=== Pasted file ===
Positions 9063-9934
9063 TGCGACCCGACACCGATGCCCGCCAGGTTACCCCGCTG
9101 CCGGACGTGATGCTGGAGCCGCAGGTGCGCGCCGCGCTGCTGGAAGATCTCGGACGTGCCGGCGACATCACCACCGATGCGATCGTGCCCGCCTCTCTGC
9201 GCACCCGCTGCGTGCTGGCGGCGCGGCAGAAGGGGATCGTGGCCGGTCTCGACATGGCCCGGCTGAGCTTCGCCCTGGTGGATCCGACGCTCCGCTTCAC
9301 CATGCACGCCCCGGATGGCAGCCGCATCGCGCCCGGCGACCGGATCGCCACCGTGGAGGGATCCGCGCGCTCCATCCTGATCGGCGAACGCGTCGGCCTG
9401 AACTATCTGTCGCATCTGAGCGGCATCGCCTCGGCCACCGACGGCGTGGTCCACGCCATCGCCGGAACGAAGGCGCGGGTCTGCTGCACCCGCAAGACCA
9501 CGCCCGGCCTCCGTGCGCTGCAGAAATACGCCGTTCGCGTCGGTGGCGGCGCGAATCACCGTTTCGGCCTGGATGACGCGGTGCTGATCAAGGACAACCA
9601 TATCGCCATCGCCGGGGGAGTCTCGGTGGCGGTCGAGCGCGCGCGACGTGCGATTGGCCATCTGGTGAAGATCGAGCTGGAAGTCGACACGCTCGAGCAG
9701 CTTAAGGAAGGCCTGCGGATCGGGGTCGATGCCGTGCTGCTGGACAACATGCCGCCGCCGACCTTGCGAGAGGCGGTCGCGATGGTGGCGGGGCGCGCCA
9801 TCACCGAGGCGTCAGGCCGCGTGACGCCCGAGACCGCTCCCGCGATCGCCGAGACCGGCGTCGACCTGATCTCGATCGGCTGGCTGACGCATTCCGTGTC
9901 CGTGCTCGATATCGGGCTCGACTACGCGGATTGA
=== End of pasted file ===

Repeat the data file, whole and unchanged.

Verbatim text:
Positions 9063-9934
9063 TGCGACCCGACACCGATGCCCGCCAGGTTACCCCGCTG
9101 CCGGACGTGATGCTGGAGCCGCAGGTGCGCGCCGCGCTGCTGGAAGATCTCGGACGTGCCGGCGACATCACCACCGATGCGATCGTGCCCGCCTCTCTGC
9201 GCACCCGCTGCGTGCTGGCGGCGCGGCAGAAGGGGATCGTGGCCGGTCTCGACATGGCCCGGCTGAGCTTCGCCCTGGTGGATCCGACGCTCCGCTTCAC
9301 CATGCACGCCCCGGATGGCAGCCGCATCGCGCCCGGCGACCGGATCGCCACCGTGGAGGGATCCGCGCGCTCCATCCTGATCGGCGAACGCGTCGGCCTG
9401 AACTATCTGTCGCATCTGAGCGGCATCGCCTCGGCCACCGACGGCGTGGTCCACGCCATCGCCGGAACGAAGGCGCGGGTCTGCTGCACCCGCAAGACCA
9501 CGCCCGGCCTCCGTGCGCTGCAGAAATACGCCGTTCGCGTCGGTGGCGGCGCGAATCACCGTTTCGGCCTGGATGACGCGGTGCTGATCAAGGACAACCA
9601 TATCGCCATCGCCGGGGGAGTCTCGGTGGCGGTCGAGCGCGCGCGACGTGCGATTGGCCATCTGGTGAAGATCGAGCTGGAAGTCGACACGCTCGAGCAG
9701 CTTAAGGAAGGCCTGCGGATCGGGGTCGATGCCGTGCTGCTGGACAACATGCCGCCGCCGACCTTGCGAGAGGCGGTCGCGATGGTGGCGGGGCGCGCCA
9801 TCACCGAGGCGTCAGGCCGCGTGACGCCCGAGACCGCTCCCGCGATCGCCGAGACCGGCGTCGACCTGATCTCGATCGGCTGGCTGACGCATTCCGTGTC
9901 CGTGCTCGATATCGGGCTCGACTACGCGGATTGA